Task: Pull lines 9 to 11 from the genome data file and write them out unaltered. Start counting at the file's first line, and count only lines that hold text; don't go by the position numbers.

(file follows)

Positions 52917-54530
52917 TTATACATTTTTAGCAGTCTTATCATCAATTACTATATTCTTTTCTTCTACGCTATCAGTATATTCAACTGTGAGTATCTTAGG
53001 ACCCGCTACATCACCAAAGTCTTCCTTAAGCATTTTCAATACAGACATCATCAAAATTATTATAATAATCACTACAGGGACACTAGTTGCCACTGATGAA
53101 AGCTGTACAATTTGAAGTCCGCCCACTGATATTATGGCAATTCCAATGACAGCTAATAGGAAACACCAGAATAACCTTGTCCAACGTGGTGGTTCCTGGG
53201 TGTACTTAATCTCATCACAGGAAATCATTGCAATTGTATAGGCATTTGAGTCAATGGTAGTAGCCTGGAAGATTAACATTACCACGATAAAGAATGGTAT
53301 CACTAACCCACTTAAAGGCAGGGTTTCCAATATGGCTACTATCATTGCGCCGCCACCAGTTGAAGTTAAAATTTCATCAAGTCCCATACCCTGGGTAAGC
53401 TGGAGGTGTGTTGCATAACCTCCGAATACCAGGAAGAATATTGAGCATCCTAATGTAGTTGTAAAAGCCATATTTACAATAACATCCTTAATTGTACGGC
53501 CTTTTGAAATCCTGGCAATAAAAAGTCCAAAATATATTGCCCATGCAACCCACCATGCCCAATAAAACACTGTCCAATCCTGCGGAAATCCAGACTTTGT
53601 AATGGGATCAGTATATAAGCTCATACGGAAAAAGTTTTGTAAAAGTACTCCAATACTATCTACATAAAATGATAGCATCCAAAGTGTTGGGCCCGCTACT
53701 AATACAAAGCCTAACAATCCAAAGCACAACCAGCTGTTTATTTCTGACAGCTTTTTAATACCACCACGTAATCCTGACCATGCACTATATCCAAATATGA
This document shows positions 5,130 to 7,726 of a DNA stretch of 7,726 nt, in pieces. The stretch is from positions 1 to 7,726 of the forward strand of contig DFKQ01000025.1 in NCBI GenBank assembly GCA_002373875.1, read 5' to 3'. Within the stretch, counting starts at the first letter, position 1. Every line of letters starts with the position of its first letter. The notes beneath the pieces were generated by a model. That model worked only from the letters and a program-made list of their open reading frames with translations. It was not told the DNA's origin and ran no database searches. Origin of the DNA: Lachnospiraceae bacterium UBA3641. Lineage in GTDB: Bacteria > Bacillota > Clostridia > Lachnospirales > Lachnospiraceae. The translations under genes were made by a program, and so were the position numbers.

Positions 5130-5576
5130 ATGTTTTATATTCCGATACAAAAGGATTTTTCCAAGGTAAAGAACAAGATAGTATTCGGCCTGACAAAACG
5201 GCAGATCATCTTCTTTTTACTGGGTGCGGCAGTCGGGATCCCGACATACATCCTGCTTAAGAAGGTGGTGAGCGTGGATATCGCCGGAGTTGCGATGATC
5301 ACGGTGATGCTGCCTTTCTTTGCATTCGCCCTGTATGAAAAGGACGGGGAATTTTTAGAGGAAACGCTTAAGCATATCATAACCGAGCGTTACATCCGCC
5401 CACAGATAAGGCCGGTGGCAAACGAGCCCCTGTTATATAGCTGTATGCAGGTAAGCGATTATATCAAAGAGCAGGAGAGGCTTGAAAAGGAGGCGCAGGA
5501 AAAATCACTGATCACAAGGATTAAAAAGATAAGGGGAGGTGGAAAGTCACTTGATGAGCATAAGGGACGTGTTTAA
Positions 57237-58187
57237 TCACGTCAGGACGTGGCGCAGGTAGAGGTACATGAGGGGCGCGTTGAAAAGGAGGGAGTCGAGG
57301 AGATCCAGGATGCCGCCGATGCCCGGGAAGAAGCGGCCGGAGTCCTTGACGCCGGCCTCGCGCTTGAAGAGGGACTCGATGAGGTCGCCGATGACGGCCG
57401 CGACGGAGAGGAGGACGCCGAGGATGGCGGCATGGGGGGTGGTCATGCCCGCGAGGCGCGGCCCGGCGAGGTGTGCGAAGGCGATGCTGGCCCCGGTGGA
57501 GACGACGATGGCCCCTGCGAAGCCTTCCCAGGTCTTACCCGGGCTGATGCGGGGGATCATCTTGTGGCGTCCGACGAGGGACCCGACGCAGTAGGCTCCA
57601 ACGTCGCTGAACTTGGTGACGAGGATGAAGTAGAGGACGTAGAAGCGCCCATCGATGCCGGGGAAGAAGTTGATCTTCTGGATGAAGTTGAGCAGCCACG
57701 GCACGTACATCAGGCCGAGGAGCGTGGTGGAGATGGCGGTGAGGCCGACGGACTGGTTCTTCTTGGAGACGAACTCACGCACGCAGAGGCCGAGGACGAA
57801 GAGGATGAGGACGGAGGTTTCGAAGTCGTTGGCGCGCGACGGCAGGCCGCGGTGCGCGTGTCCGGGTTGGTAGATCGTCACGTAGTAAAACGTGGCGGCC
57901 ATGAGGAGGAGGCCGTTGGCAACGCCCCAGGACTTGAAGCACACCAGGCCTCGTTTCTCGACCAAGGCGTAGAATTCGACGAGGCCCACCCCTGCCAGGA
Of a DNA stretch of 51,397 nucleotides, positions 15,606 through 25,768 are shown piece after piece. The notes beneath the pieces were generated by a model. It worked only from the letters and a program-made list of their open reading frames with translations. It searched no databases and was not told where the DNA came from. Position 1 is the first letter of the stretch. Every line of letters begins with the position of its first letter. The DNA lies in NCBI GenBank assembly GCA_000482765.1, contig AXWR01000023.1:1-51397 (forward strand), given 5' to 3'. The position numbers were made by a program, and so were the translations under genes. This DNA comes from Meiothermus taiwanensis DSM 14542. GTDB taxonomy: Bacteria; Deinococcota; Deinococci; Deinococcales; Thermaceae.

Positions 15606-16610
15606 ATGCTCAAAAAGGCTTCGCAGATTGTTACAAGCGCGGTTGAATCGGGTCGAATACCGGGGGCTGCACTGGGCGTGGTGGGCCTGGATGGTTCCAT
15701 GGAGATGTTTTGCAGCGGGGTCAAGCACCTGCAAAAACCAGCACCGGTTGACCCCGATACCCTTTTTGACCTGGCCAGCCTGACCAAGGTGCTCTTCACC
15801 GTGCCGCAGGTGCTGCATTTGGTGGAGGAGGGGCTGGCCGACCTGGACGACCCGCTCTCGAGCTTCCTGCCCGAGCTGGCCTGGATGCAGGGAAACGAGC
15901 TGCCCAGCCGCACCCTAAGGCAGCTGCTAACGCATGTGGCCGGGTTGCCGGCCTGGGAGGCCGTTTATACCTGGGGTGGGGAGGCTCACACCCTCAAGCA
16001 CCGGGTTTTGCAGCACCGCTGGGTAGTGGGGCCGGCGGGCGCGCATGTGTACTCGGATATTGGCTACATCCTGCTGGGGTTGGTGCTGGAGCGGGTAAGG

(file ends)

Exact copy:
53601 AATGGGATCAGTATATAAGCTCATACGGAAAAAGTTTTGTAAAAGTACTCCAATACTATCTACATAAAATGATAGCATCCAAAGTGTTGGGCCCGCTACT
53701 AATACAAAGCCTAACAATCCAAAGCACAACCAGCTGTTTATTTCTGACAGCTTTTTAATACCACCACGTAATCCTGACCATGCACTATATCCAAATATGA
This document shows positions 5,130 to 7,726 of a DNA stretch of 7,726 nt, in pieces. The stretch is from positions 1 to 7,726 of the forward strand of contig DFKQ01000025.1 in NCBI GenBank assembly GCA_002373875.1, read 5' to 3'. Within the stretch, counting starts at the first letter, position 1. Every line of letters starts with the position of its first letter. The notes beneath the pieces were generated by a model. That model worked only from the letters and a program-made list of their open reading frames with translations. It was not told the DNA's origin and ran no database searches. Origin of the DNA: Lachnospiraceae bacterium UBA3641. Lineage in GTDB: Bacteria > Bacillota > Clostridia > Lachnospirales > Lachnospiraceae. The translations under genes were made by a program, and so were the position numbers.